Senate, County 26. representative Lori Lickley, R-Jerome; Eric Parker, Republican, Haley. At a recent forum of candidates, covered Rachel Cohen of the State Public Radio Boise, Lickley advertised its roots in agriculture and animal husbandry. Parker is the founder of the Real 3% Idaho militia group, although Parker disputes that label. At the forum, Parker criticized politicians who deny the existence of CRT in schools. “I believe we need someone who not only knows what it is, cares about their own children, but is a proven fighter,” Parker said, according to Cohen’s report.

District 26 is becoming another rare area. In November, a Republican candidate will face Hailey Democrat Ron Taylor, and retired State Senator Michelle Stannet will be Taylor’s treasurer. Independent Sun Valley candidate Donald Lapin is also in the race.

Seat House B, District 34. representative Ron Nate, R-Rexburg; Britt Reibuld, Republican, Rexburg. Nate fired Reibold in May 2020 to return to the legislature. In the past two sessions, Nate has unsuccessfully pushed for the abolition of the grocery tax and has joined the Idaho Freedom Foundation in an effort to cut funding for higher education. Reibold, moderate, served one term in the House of Representatives in 2019 and 2020. This week we’ll talk more about this race from Blake Jones of Idaho EdNews.

Seven more primaries to watch

Senate, District 4. Tara Malek, Republican, Coer d’Alene; Ben Tause, Republican, Coir d’Allen.

Senate, District 11. representative Greg Cheney, R-Caldwell; Chris Traikel, Republican, Caldwell.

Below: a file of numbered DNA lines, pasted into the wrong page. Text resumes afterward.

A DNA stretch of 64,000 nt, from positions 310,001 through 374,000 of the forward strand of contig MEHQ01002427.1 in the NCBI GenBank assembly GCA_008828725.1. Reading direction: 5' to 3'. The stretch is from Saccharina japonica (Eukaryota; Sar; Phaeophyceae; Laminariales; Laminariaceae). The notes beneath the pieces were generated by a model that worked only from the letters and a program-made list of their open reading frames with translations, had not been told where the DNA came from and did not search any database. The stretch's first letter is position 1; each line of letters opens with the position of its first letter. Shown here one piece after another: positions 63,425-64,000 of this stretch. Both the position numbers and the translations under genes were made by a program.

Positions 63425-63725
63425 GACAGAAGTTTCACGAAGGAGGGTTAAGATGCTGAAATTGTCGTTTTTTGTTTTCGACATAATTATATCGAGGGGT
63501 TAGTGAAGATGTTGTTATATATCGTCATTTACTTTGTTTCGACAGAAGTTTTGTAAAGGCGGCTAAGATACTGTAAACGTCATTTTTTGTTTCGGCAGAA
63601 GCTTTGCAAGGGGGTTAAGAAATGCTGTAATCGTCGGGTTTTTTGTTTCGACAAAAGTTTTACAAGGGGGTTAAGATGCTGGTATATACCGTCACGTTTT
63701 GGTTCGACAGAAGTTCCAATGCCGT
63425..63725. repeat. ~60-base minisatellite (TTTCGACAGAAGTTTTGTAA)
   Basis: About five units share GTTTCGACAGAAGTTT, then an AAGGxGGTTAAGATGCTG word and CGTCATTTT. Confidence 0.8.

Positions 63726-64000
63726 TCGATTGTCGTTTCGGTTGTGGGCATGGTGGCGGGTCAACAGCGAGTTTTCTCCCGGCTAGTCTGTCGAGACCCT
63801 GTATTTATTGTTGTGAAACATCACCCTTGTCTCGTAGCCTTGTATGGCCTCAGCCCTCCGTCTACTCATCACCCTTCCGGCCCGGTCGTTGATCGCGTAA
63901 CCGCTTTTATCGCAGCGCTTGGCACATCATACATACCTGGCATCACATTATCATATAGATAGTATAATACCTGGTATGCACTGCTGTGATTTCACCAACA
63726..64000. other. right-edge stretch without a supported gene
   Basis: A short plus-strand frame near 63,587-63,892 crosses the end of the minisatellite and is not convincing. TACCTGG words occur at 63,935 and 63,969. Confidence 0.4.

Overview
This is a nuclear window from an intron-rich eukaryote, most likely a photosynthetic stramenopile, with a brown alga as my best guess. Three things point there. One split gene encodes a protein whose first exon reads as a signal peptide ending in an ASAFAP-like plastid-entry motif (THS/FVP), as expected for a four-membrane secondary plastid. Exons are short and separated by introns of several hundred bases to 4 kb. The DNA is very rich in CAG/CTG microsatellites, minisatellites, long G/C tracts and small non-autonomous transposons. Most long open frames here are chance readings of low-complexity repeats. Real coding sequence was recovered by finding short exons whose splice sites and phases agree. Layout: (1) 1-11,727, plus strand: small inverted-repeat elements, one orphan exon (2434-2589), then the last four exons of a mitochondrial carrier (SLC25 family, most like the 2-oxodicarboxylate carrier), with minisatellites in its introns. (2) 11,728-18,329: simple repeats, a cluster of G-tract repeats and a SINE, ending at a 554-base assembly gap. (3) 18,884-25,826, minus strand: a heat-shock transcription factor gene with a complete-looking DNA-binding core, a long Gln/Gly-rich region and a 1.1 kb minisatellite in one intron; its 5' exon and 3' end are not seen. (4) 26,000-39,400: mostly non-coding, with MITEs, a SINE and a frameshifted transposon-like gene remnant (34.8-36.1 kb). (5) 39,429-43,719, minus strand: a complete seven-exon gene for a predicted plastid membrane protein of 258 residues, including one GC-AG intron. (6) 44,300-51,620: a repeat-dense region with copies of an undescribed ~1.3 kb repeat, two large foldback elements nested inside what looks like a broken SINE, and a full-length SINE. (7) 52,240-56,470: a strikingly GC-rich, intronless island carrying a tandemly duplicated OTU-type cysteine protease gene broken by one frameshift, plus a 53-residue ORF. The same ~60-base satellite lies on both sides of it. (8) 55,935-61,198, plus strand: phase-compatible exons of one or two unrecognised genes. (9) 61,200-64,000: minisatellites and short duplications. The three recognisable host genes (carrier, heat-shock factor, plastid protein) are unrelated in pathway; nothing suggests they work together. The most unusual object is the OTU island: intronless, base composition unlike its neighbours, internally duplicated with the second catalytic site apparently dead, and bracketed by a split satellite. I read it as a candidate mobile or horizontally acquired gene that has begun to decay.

House B, District 14. representative Guyana DeMordont, R-Eagle; Josh Tanner, Republican, Eagle.

House A, District 22. representative Greg Ferch, R-Boise; Representative Representative John Vander Wood, R-Meridian. (More from Russell.)

House A, District 31: Representative Carrie Hanks, R-St. Anthony; Gerald Raymond, a Republican from Menan and a former lawmaker. (More from Rhett Nelson of East Idaho News.)

House A, District 33: Rep. Barbara Ehardt, R-Idaho Falls; Jeff Thompson, a Republican of Idaho Falls and another former MP. (More from Britney Johnson from Eastern Idaho News.)

Seat House B, District 35: Representative Chad Christensen, R-Ammon; Josh Wheeler, Republican, Amon. (More from Nelson.)

About Kevin Richard

Senior reporter and blogger Kevin Richert specializes in education and education policy. He has more than 30 years of experience in Idaho journalism. He is a frequent visitor to KIVI 6 On Your Side; Idaho Reports on Idaho Public Television; and “Idaho Matters” on State Public Radio Boise. Follow Kevin on Twitter: @KevinRichert. You can contact him at [email protected]

Read more of Kevin Richard’s stories »

You may also be interested

Source link

Previous article4 job search questions
Next articleThe British School of Brussels is vying for the award